I’ve been thinking about the ancient temple at Delphi in Greece, where women played a key role in the spiritual life of the community. Once a year, leaders would come to the temple to receive guidance from the famous Delphi Oracle. To enter the temple, visitors passed through an entrance where three phrases were written. The first was, “Know thyself.”

To deeply know yourself is a powerful healing experience. It means having insight into your life’s experiences and how they shape your present. It also means understanding and accepting your gifts and your challenges. This is what I help people to do in my psychotherapy practice. To come to know yourself is a never-ending exploration that uncovers the truth of who you are.

When you know yourself, you also know your needs, even if you are struggling to meet them. A big part of self-care is getting your needs met.

Psychologists have been trying to understand human needs for a long time. A famous theory by A.H. Maslow introduced the idea of a pyramid, or hierarchy, of human needs. At it’s base, Maslow proposed that all humans need their physical needs met, such as food, water, and shelter. From there, he believed that people need to feel safe. Further up on the pyramid, once lower needs have been met, people strive to belong to a group and to have love. Next, people try to meet needs for esteem or respect, followed by the final concept at the top of the pyramid of “self actualization.” Self actualization refers to a person’s ultimate need for self fulfillment of the talents and nature with which we are all born.

Maslow’s theory was accepted and applied for many years before some psychologists began to doubt its relevance to today’s society. Some began to tweak the pyramid to include needs such as finding and keeping a mate and the needs of parents to care for their children. I’m sure you can think of other needs you have that fall outside these frameworks. The problem with models like these is that they just can’t capture everyone’s needs on all levels. “Higher needs” on the pyramid can change based on your age, gender, sexuality, circumstances, culture, and other factors.


When you know yourself, you also know your needs. …A big part of self care is getting your needs met.


Let’s agree that every person on earth needs food, water, shelter from harsh weather, and sleep. Once the physical needs are met, we venture into the realms of emotional, social, and spiritual needs, which can be highly individual. I personally agree that people have better lives when they feel safe and loved and have healthy social connections. These are things psychologists look for as emotionally “supportive” factors in a person’s life.

Beyond that, I view true needs as those non-negotiables, which if denied to us for too long, make us less ourselves. We don’t “need” some ice cream or a new purse, although these things might bring us pleasure. (The pleasure, not the thing, may be the real need.) Self care is not just an vacation indulgence or a Mother’s Day gift certificate for the spa.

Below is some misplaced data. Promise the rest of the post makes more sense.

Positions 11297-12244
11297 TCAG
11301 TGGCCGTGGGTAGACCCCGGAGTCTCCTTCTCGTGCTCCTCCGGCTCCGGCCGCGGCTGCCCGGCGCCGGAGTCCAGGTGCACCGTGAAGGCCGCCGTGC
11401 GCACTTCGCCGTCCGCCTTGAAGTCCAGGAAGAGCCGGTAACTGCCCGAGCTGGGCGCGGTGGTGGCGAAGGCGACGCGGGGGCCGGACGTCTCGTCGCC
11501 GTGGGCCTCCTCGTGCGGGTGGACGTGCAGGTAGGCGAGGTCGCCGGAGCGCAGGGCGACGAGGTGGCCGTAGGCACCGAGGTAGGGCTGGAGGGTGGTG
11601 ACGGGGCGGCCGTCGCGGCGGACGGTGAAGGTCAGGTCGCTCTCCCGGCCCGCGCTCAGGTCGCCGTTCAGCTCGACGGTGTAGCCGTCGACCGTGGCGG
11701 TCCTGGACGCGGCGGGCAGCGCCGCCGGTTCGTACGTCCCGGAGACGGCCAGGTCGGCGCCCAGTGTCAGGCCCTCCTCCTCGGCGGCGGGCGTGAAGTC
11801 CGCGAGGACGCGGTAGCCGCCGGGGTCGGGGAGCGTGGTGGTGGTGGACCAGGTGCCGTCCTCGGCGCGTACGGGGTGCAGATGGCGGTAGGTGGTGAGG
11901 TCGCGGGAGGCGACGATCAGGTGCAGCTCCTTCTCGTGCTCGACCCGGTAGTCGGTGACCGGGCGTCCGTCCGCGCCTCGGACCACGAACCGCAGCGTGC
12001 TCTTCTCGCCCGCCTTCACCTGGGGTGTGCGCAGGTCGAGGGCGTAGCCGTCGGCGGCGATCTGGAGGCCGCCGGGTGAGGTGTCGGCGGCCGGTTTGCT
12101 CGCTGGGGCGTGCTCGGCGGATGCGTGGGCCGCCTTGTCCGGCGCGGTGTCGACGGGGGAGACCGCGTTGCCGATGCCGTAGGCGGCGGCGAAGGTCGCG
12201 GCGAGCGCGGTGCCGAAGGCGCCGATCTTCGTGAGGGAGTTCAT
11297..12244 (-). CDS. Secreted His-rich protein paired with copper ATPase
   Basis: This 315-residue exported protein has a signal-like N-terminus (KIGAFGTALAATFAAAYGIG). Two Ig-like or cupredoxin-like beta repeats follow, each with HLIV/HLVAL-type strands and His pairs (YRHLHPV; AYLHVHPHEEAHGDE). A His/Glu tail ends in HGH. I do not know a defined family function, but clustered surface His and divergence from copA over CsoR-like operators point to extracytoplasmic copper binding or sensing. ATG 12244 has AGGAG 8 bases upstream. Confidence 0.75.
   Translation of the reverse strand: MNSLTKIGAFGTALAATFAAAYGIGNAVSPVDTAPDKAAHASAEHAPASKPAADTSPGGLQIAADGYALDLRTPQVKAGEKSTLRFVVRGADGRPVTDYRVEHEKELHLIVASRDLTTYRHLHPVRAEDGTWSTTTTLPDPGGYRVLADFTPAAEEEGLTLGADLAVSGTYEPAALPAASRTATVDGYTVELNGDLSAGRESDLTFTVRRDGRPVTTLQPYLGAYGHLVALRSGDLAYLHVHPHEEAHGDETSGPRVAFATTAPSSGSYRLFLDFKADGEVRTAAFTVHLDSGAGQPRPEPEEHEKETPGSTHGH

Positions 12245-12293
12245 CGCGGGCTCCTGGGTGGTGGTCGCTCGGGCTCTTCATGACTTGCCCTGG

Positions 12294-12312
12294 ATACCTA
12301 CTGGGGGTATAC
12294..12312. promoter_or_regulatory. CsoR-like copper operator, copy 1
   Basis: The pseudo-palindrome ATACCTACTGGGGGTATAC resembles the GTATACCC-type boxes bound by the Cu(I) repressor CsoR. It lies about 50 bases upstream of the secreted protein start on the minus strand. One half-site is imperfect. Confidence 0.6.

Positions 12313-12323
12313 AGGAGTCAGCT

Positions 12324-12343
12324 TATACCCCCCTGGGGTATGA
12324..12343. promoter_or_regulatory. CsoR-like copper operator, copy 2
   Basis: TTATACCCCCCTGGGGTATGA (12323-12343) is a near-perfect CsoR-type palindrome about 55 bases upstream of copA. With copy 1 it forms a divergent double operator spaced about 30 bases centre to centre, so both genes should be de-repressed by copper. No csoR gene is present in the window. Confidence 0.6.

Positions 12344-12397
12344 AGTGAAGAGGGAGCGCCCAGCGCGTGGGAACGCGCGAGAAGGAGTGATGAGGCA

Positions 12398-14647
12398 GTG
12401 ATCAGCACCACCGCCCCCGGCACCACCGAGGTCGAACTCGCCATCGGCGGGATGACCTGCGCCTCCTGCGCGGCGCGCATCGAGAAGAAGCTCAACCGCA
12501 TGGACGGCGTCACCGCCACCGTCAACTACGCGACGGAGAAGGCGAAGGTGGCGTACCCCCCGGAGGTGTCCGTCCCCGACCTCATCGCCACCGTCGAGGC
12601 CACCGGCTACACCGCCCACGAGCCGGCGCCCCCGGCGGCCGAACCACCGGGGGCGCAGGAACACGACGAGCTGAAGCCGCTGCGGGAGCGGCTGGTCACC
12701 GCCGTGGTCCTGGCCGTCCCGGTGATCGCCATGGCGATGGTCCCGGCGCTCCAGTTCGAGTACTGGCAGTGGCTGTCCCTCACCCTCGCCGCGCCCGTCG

When we frame our needs for pleasure, physical relaxation, or enhancing self-esteem as occasional activities, rewards, or gifts, it can feel as if these needs must be earned. Everyone deserves to feel good. If we don’t have the basics of what we need to feel good, we simply don’t function as well in our lives.


…true needs are those non-negotiables, which if denied to us for too long, make us less ourselves.


This is a good point for reflection: Make a list of your needs. Think about those needs that, for you, are simply non-negotiable. (For me, without good sleep, I eventually dissolve into a weepy mess.) Then consider whether those needs are being met or not. If they are truly non-negotiable, why are they not getting met? In other words, why are those aspects of self care being neglected — and how can you re-prioritize them?

When we ignore or can’t meet our needs for too long, we feel depressed, anxious, overwhelmed. We may even get sick. In fact, people newly diagnosed with chronic illness often grapple with new realities of self care and begin to reckon with a pile-up of unmet needs. Illness and self care can become an uninvited boot camp of self-knowledge, boundary setting, compassion, and self-advocacy.


When we ignore or can’t meet our needs for too long, we feel depressed, anxious, overwhelmed.


When I got diagnosed with some serious illnesses in 2015, my self esteem plummeted. I didn’t want all of my new self care needs. I embraced the need to research my diagnoses and stick to my treatments because it fit my comfortable academic/doctor persona. Googling medical information and speaking knowledgeably with my doctors made me feel more in control. I felt shame, though, about my fatigue and all its consequences: the unkept house, non-essential emails and calls unanswered, working (and therefore developing my career) less than my colleagues.

Family and friends who couldn’t understand or respect my needs began to fall away. I ended a few friendships, myself, that couldn’t evolve with my new self care reality. The experience of losing so much control over my body softened how I treat myself. Over time, I learned to accept my needs as truly non-negotiable — even with myself.